[dojo-contributors] Module formats for the browser

Rawld Gill rcgill at earthlink.net
Mon Mar 29 04:05:39 EDT 2010


> -----Original Message-----
> From: dojo-contributors-bounces at mail.dojotoolkit.org [mailto:dojo-
> contributors-bounces at mail.dojotoolkit.org] On Behalf Of Kris Zyp
> Sent: Thursday, March 25, 2010 8:15 AM
 
> Reviving this old thread... There has been a lot of work lately in
CommonJS in
> improving asynchronous module loading, and I think it is now at the point
> were it makes sense for Dojo to align with CommonJS modules for future
> Dojo module loading. 

[snip]

Sorry for the late join; I've been away.

I am very happy to see continued support and discussion for moving to an
asynchronous loader, likely leveraging the requireJS API. I've been doing a
lot of work in this environment and it is really hard to accept the
synchronous loader after you make the switch.

Since commonJS/dojo are targeted for grossly different environments
(server/browser), they, by definition, have different requirements and
constraints. Dojo should never knowingly employ a less optimal design simply
to be compliant with another project unless publishing a mediocre solution
will delight many more customers than will notice the mediocrity. I highly
doubt this is the case with commonJS, but maybe I don't know.

The idea that dojo devs will code modules one way, and everybody else who
isn't that smart another way is a bad one. Certain classes of projects make
heavy use of the module system. To these devs, one of dojo's key selling
points is the module system. The more complex/less optimal that system is,
the more likely they are to choose something else. I understand that they
don't have to use the commonJS format, but if it is the dojo standard-even
for a module that would never be used server side-then others will follow.

I am strongly against "the CommonJS format with a server side module
wrapper":
* it requires preprocessing to use the module asynchronously
* it is not canonical JavaScript design (as James suggests)
* I don't agree that there's necessarily less boilerplate; at worst, it's
minimal.
* [as other's have mentioned] decoupling modules from their namespace is
laudable, ...and almost always provides little value. You could also just as
easily write a server-side process to decouple a LBF module from its
namespace, so this isn't really an advantage of the commonJS format.

I strongly favor the load-by-function module (LBF) pattern that is
exemplified by requireJS.

As James mentioned, I've been working on a version of dojo and dijit for the
last couple of months (as time permits) that uses the load-by-function
module pattern. To date, I have.
* converted all dojo and dijit modules to LBF
* made some minor mods to doh to clean up a few issues
* converted all dojo tests and have them all working
* created a new dojo.js that includes an asynchronous loader; the loader is
mostly API compatible with requireJS. 

At this point, I believe I can produce a version of dojo that can be loaded
by *either* the asynchronous loader *or* the current synchronous loader with
a couple of minor, backward compatible, mods. I haven't published this work
to the group because it is not done and I am still experimenting with a few
places where my ideas diverge from James's (and I haven't had time to
discuss these issues with James yet).

I believe the migration path should be to release a 1.x version of dojo that
can use either the current synchronous loader or a new asynchronous loader.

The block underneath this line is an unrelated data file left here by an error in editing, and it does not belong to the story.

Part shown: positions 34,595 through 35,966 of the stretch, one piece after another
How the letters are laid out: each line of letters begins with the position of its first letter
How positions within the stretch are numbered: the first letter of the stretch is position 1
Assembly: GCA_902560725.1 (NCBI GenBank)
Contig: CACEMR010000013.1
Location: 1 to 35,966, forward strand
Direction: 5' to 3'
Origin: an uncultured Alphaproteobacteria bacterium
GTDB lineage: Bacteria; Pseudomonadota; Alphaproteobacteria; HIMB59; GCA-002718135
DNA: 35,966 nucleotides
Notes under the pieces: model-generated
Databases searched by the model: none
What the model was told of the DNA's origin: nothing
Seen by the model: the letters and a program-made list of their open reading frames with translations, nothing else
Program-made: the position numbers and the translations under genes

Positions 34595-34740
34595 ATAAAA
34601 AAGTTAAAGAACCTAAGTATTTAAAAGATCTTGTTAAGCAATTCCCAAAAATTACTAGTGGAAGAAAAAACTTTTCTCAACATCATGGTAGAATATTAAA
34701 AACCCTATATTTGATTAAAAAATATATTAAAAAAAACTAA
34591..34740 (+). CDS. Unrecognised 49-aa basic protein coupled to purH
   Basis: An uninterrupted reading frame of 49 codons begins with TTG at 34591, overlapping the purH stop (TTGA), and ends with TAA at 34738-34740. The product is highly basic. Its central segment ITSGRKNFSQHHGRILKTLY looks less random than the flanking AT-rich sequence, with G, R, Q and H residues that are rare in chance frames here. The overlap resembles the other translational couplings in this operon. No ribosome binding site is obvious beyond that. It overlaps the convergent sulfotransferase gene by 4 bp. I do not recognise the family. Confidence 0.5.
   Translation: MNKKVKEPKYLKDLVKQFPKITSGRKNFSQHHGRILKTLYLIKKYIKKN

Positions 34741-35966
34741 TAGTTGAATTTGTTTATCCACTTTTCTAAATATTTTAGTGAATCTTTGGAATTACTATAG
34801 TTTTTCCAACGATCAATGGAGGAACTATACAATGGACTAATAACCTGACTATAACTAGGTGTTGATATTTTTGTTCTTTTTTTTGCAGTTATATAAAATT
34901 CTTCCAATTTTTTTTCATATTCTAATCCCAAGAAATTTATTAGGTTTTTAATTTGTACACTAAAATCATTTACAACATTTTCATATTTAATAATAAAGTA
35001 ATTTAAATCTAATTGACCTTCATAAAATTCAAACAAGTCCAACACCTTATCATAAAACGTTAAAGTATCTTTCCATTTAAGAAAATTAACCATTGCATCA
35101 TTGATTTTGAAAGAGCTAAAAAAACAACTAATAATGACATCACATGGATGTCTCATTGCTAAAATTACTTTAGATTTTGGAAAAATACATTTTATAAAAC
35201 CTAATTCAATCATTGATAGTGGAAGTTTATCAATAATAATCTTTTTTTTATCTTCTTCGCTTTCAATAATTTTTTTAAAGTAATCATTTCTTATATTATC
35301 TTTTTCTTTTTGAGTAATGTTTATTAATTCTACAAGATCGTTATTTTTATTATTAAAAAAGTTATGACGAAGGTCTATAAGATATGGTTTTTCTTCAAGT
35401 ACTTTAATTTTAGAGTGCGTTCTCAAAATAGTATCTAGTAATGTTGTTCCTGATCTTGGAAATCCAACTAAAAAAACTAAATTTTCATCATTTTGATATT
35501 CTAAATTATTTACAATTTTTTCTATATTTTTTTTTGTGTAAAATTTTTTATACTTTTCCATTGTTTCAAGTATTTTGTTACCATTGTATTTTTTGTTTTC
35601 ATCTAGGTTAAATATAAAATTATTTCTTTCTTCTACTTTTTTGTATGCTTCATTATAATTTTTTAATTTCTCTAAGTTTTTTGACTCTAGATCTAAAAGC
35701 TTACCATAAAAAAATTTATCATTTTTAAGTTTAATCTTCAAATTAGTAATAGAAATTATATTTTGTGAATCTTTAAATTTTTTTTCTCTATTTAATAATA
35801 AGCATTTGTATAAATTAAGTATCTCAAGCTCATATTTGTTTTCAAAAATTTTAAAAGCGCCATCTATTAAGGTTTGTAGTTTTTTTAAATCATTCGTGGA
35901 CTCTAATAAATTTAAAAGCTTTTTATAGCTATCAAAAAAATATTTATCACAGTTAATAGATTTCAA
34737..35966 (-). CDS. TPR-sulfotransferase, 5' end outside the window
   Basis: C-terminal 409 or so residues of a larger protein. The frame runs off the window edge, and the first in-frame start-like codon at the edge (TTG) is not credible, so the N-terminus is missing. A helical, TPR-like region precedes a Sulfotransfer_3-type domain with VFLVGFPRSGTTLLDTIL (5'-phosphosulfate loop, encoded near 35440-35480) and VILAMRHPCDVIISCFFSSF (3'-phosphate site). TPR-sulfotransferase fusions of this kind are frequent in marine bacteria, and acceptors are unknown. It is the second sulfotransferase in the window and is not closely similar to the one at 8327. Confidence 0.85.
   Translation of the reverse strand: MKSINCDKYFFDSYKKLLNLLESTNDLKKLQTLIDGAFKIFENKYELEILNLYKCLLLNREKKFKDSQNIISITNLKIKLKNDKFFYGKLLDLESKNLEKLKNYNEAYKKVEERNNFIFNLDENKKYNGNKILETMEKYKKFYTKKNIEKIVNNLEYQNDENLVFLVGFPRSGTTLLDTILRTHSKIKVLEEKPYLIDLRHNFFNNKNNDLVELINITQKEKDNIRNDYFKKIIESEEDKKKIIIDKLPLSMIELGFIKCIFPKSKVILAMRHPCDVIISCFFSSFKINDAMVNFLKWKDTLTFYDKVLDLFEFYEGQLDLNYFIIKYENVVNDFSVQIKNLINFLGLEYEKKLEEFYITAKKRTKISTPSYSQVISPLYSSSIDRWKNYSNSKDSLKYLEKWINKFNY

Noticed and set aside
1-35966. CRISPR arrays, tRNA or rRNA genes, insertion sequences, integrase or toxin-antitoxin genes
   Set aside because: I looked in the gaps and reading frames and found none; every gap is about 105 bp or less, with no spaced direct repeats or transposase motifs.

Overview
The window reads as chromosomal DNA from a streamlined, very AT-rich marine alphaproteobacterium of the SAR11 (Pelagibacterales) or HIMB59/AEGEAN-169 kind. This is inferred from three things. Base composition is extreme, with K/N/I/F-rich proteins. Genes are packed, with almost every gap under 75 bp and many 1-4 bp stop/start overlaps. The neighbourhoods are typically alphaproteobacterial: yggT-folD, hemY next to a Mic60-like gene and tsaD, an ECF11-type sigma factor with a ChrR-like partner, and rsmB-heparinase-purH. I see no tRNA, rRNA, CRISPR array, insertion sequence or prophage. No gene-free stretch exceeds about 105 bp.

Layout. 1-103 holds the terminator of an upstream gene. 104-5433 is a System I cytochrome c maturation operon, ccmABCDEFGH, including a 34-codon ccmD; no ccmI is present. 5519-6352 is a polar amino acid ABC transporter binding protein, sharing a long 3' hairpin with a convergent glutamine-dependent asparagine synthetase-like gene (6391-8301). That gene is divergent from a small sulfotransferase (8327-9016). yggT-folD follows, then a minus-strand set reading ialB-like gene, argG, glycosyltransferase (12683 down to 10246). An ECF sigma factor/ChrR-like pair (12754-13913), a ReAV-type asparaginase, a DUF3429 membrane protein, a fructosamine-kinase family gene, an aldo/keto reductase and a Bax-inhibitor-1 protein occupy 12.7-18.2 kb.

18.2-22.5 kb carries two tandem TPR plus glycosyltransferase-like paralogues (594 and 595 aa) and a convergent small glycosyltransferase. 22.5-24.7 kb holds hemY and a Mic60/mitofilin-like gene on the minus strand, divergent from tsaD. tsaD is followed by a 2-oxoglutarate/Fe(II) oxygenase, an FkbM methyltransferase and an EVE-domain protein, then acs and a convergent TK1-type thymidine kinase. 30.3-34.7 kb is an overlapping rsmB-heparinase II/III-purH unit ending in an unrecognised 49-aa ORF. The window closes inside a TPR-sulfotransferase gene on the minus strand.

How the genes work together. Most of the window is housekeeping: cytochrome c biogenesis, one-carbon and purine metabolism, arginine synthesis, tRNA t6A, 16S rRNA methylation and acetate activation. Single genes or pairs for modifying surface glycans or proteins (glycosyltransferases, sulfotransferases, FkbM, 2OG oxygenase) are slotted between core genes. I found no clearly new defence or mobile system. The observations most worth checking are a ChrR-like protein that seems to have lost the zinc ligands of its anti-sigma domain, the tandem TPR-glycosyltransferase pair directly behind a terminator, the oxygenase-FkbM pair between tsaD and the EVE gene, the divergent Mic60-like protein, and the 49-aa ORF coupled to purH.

My current goal is to offer such a system as soon as 1.5 is released, based
on the 1.5 code. (The synchronous loader should be dropped in 2.0, and
perhaps a synchronous loader add-in provided.but these are issues for
another day.)

* Two, separate bootstraps should be included (say dojo and dojo-ng). The
user chooses the loader by choosing the bootstrap.
* All non-bootstrap module code should work with both loaders. This should
incur zero performance penalty and slightly decrease raw module size.
* All current tests should work as they do now assuming the 1.x loader is
selected.
* All currents tests will have some, mostly rote, reworking required to use
the asynchronous loader. I have already done this work for dojo. I have not
done this for dijit or dojox. I haven't given much thought to designing a
single test stack work with both loaders--TODO.
* The current build system will have to be modified to understand the LBF
module format when executing builds for the 1.x loader.

I've got a list of details for how to get from here to there, but they're
not ready for public consumption; here are the bullet points:

* Make the modifications to the current loader to handle LBF modules.
Roughly this implies:

dojo.def(
  "dojo/dnd/Manager", [
    "dojo", 
    "dojo/dnd/common", 
    "dojo/dnd/autoscroll", 
    "dojo/dnd/Avatar"], 
  function(dojo) {
    //.
  }
);

...causes...

dojo.provide("dojo.dnd.Manager");
dojo.require("dojo");
dojo.require("dojo.dnd.common");
dojo.require("dojo.dnd.autoscroll");
dojo.require("dojo.dnd.Avatar");
function(dojo) {
//.
}
to be executed.

* Convert all modules from using the dojo.provide/require pattern to use the
LBF module pattern.
* Make a few *backward compatible* modifications to the dojo code that are
needed for the LBF module pattern. The key areas I am aware of are loading
i18n modules (which have to be pulled to the LBF require vector for the
module) and dojo.declare (which needs the ability to accept a context into
which to stuff the new class when a class name is given).
* Write a new dojo.js (I called mine dojo-ng.js) that includes the LBF
loader and a couple of dojo functions that are significantly different in
the LBF environment (e.g., set/getObject).

Best,
Rawld




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